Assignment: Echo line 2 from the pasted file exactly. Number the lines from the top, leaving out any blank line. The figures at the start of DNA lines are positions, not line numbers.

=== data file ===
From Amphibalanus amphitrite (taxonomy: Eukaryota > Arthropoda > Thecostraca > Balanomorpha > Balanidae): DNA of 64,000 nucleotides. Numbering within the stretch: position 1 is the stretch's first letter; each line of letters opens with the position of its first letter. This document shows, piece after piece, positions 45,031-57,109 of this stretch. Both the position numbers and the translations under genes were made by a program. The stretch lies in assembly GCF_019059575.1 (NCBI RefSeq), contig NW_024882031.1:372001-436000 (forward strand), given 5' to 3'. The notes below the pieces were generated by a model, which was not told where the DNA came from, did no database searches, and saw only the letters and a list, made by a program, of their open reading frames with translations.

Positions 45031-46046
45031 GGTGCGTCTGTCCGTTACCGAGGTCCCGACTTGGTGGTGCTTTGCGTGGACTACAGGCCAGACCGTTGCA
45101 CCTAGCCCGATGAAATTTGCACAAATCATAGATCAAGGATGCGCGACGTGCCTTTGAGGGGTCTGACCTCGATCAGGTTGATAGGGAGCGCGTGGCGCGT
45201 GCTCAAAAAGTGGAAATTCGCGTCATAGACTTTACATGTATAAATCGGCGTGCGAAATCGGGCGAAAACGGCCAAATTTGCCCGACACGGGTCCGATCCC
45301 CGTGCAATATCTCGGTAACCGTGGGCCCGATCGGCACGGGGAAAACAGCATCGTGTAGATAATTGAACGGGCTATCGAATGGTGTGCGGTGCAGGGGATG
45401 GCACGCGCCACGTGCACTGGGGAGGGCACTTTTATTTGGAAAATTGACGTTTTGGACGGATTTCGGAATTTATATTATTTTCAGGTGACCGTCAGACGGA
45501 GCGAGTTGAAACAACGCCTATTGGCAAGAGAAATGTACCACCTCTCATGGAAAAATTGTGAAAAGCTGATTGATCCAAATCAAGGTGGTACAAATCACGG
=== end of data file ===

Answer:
Positions 45031-46046